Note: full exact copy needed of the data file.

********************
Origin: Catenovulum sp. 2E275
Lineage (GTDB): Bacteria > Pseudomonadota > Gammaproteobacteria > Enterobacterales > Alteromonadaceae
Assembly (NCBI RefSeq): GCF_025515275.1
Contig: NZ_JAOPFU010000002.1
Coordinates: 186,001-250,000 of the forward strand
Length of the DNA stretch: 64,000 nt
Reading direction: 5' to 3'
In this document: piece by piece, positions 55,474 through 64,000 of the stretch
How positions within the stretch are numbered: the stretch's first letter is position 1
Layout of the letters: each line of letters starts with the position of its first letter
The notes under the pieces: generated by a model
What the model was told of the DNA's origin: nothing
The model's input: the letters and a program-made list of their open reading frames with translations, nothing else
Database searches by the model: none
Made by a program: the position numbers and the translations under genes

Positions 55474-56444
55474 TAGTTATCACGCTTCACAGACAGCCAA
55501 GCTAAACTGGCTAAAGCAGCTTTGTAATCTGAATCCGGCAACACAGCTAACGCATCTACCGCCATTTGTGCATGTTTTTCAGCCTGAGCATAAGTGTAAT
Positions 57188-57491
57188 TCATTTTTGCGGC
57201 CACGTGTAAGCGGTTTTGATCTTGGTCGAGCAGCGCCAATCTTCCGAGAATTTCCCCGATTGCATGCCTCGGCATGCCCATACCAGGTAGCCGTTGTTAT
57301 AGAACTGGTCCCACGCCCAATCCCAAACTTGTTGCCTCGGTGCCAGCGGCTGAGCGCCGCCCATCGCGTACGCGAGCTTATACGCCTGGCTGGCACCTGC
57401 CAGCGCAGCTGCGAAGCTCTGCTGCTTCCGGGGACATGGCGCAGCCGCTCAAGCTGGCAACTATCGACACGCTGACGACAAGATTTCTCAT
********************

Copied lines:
Origin: Catenovulum sp. 2E275
Lineage (GTDB): Bacteria > Pseudomonadota > Gammaproteobacteria > Enterobacterales > Alteromonadaceae
Assembly (NCBI RefSeq): GCF_025515275.1
Contig: NZ_JAOPFU010000002.1
Coordinates: 186,001-250,000 of the forward strand
Length of the DNA stretch: 64,000 nt
Reading direction: 5' to 3'
In this document: piece by piece, positions 55,474 through 64,000 of the stretch
How positions within the stretch are numbered: the stretch's first letter is position 1
Layout of the letters: each line of letters starts with the position of its first letter
The notes under the pieces: generated by a model
What the model was told of the DNA's origin: nothing
The model's input: the letters and a program-made list of their open reading frames with translations, nothing else
Database searches by the model: none
Made by a program: the position numbers and the translations under genes

Positions 55474-56444
55474 TAGTTATCACGCTTCACAGACAGCCAA
55501 GCTAAACTGGCTAAAGCAGCTTTGTAATCTGAATCCGGCAACACAGCTAACGCATCTACCGCCATTTGTGCATGTTTTTCAGCCTGAGCATAAGTGTAAT
Positions 57188-57491
57188 TCATTTTTGCGGC
57201 CACGTGTAAGCGGTTTTGATCTTGGTCGAGCAGCGCCAATCTTCCGAGAATTTCCCCGATTGCATGCCTCGGCATGCCCATACCAGGTAGCCGTTGTTAT
57301 AGAACTGGTCCCACGCCCAATCCCAAACTTGTTGCCTCGGTGCCAGCGGCTGAGCGCCGCCCATCGCGTACGCGAGCTTATACGCCTGGCTGGCACCTGC
57401 CAGCGCAGCTGCGAAGCTCTGCTGCTTCCGGGGACATGGCGCAGCCGCTCAAGCTGGCAACTATCGACACGCTGACGACAAGATTTCTCAT